There is precedent for using the intersession period to make recess appointments. Roosevelt used the tactic in his 1903 power play.

One of the biggest mistakes America ever made was to air condition Congress so that they could stay in session during the summer.

Trying To Track All Of The Moving Parts

Yesterday The Conservative Treehouse posted an article about the timelines involved in the respective strategies of the Democrats and Republicans in the impeachment saga. It is a very complex article, and I suggest that you follow the link above to read the entire article. However, I will try to list a few highlights here.

The article reports:

Today we have some new background to help see the narrative race and legal race. Pelosi and Schiff are not only racing the impeachment vote against the IG report, they are also racing against the Judicial branch wiping out all prior “impeachment inquiry” validity.

Effective at the end of business today the House is now in recess for the Thanksgiving holiday.

The article explains the calendar:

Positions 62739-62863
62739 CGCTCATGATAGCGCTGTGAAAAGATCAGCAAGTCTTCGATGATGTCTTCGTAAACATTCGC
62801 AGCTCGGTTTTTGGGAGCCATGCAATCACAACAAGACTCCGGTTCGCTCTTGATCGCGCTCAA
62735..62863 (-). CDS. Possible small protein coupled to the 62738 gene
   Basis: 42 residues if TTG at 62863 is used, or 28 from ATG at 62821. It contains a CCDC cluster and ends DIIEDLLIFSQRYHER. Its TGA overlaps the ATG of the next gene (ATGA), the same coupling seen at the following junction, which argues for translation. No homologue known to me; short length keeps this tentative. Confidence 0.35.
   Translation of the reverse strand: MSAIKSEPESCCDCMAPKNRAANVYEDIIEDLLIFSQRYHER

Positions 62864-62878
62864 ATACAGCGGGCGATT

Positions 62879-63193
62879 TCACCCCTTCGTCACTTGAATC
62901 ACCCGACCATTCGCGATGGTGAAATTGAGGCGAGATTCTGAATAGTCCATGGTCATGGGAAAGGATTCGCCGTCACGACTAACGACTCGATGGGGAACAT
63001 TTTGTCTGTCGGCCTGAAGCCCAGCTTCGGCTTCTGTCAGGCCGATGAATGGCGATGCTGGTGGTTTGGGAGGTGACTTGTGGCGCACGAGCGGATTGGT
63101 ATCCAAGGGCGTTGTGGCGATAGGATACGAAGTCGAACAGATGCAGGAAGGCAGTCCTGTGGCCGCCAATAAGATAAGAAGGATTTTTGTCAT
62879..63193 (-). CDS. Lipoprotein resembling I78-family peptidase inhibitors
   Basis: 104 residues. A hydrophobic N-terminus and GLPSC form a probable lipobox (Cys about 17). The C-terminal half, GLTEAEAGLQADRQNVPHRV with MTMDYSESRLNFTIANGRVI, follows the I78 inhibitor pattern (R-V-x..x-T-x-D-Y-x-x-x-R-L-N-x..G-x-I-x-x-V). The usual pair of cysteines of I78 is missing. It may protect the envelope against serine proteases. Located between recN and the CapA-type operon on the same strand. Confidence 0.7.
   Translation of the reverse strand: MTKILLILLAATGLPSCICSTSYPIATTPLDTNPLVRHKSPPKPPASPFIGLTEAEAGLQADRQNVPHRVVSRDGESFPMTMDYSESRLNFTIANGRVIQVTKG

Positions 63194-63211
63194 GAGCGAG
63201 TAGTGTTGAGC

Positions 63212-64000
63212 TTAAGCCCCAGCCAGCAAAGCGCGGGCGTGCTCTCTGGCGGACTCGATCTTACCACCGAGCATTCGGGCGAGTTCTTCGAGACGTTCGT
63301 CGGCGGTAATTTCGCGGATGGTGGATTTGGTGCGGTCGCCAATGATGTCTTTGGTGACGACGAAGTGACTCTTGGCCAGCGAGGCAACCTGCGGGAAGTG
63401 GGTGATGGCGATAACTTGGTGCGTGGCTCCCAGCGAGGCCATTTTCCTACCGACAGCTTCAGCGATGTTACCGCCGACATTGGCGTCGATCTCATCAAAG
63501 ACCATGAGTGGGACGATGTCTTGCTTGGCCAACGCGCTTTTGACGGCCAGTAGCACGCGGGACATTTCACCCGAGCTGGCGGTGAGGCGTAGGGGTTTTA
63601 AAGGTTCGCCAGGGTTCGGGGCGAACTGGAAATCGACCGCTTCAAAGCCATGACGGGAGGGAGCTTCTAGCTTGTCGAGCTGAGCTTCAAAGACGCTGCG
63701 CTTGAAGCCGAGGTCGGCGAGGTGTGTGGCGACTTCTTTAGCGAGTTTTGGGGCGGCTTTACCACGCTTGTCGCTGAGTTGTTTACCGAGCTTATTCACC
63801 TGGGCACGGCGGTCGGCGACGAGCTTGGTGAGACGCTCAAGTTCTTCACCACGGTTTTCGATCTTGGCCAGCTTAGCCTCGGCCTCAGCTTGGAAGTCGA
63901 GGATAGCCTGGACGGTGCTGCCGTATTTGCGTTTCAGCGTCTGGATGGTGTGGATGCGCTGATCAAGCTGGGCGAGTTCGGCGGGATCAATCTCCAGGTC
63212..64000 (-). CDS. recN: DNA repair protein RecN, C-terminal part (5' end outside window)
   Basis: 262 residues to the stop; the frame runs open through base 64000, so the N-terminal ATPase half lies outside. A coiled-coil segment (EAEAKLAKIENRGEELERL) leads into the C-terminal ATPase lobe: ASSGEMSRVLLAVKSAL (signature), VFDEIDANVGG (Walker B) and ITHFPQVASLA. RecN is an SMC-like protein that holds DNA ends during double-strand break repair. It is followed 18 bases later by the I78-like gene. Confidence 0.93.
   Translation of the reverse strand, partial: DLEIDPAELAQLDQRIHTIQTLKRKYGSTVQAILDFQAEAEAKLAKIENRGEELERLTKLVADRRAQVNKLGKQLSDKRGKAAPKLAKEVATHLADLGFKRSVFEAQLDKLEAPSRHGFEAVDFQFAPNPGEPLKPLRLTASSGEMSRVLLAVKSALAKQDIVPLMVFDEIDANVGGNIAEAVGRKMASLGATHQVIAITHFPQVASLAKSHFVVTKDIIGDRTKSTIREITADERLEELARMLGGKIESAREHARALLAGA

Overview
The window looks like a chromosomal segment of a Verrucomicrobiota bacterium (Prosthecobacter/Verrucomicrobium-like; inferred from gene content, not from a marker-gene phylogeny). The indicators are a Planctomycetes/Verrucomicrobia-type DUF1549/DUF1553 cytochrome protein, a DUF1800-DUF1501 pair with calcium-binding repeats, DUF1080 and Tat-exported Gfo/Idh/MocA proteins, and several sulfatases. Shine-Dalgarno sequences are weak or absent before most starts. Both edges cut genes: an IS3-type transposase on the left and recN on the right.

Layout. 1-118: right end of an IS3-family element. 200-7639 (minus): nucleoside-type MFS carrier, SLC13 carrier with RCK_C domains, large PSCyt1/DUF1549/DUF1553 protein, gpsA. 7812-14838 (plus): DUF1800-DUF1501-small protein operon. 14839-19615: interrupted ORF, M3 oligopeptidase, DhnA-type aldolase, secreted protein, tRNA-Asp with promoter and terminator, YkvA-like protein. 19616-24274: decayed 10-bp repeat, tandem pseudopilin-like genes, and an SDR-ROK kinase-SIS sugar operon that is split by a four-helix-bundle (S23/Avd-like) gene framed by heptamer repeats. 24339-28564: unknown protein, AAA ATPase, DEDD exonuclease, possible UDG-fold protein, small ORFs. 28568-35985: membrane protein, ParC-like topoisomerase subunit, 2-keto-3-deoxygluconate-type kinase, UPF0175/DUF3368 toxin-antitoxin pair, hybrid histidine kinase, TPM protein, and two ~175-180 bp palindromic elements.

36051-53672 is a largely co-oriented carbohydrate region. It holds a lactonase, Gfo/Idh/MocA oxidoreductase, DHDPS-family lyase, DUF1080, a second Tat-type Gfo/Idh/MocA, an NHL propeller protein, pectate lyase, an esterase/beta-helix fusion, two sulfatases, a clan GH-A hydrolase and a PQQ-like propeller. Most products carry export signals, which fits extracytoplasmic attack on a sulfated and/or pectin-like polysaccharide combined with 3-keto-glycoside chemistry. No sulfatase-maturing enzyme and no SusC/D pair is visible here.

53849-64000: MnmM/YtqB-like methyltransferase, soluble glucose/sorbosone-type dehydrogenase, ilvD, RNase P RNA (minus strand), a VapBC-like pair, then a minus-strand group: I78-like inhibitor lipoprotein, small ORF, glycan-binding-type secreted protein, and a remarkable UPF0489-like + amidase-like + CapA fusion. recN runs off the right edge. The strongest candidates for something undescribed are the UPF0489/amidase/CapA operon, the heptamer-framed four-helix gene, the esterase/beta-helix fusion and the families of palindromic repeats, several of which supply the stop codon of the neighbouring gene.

On December 9th the IG report on FISA abuse and DOJ/FBI corruption will be released. On December 11th Michael Horowitz will testify before the Senate Judiciary Committee.

So there are two races.

♦ One race within the Trump impeachment is for the narrative: Trump Impeachment -vs- DOJ/FISA corruption against Trump. This is the race everyone is discussing.

♦ The second race within the Trump impeachment is legal: Pelosi, Schiff and ultimately Nadler -vs- the Judicial branch. This is the race few are watching, but actually could be far more consequential because it could invalidate the entire HPSCI process.

The aforementioned mid-December House Impeachment Vote is not a vote to impeach President Trump. It is a vote at the end of their “inquiry”; and a vote to authorize the House Judiciary Committee to begin their “official” impeachment hearings.

The mid-December vote will be to authorize the House Judiciary Committee to begin the “official” impeachment hearings. Nancy Pelosi and Adam Schiff need this vote fast; they need this vote before they lose any court case that could make the “impeachment inquiry” invalid.